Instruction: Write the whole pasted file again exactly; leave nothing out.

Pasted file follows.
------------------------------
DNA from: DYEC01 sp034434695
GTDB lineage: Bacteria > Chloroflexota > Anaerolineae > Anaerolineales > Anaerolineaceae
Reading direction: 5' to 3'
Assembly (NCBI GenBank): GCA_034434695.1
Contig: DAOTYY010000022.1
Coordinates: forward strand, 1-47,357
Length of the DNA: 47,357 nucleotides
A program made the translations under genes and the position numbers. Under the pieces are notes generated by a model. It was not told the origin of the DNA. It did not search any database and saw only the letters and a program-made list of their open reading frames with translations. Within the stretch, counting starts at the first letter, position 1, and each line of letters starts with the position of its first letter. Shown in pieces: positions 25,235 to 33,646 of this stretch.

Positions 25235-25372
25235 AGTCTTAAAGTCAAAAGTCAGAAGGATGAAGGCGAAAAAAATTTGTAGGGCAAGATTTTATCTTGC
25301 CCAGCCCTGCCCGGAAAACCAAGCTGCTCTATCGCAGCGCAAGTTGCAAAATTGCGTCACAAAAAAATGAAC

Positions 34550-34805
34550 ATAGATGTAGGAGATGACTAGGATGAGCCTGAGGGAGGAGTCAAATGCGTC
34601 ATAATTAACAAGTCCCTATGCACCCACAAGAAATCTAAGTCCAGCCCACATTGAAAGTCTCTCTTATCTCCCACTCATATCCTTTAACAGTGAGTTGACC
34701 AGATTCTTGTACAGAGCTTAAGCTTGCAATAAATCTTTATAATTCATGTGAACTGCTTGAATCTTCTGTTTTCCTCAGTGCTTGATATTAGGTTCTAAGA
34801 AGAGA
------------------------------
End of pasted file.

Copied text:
DNA from: DYEC01 sp034434695
GTDB lineage: Bacteria > Chloroflexota > Anaerolineae > Anaerolineales > Anaerolineaceae
Reading direction: 5' to 3'
Assembly (NCBI GenBank): GCA_034434695.1
Contig: DAOTYY010000022.1
Coordinates: forward strand, 1-47,357
Length of the DNA: 47,357 nucleotides
A program made the translations under genes and the position numbers. Under the pieces are notes generated by a model. It was not told the origin of the DNA. It did not search any database and saw only the letters and a program-made list of their open reading frames with translations. Within the stretch, counting starts at the first letter, position 1, and each line of letters starts with the position of its first letter. Shown in pieces: positions 25,235 to 33,646 of this stretch.

Positions 25235-25372
25235 AGTCTTAAAGTCAAAAGTCAGAAGGATGAAGGCGAAAAAAATTTGTAGGGCAAGATTTTATCTTGC
25301 CCAGCCCTGCCCGGAAAACCAAGCTGCTCTATCGCAGCGCAAGTTGCAAAATTGCGTCACAAAAAAATGAAC

Positions 34550-34805
34550 ATAGATGTAGGAGATGACTAGGATGAGCCTGAGGGAGGAGTCAAATGCGTC
34601 ATAATTAACAAGTCCCTATGCACCCACAAGAAATCTAAGTCCAGCCCACATTGAAAGTCTCTCTTATCTCCCACTCATATCCTTTAACAGTGAGTTGACC
34701 AGATTCTTGTACAGAGCTTAAGCTTGCAATAAATCTTTATAATTCATGTGAACTGCTTGAATCTTCTGTTTTCCTCAGTGCTTGATATTAGGTTCTAAGA
34801 AGAGA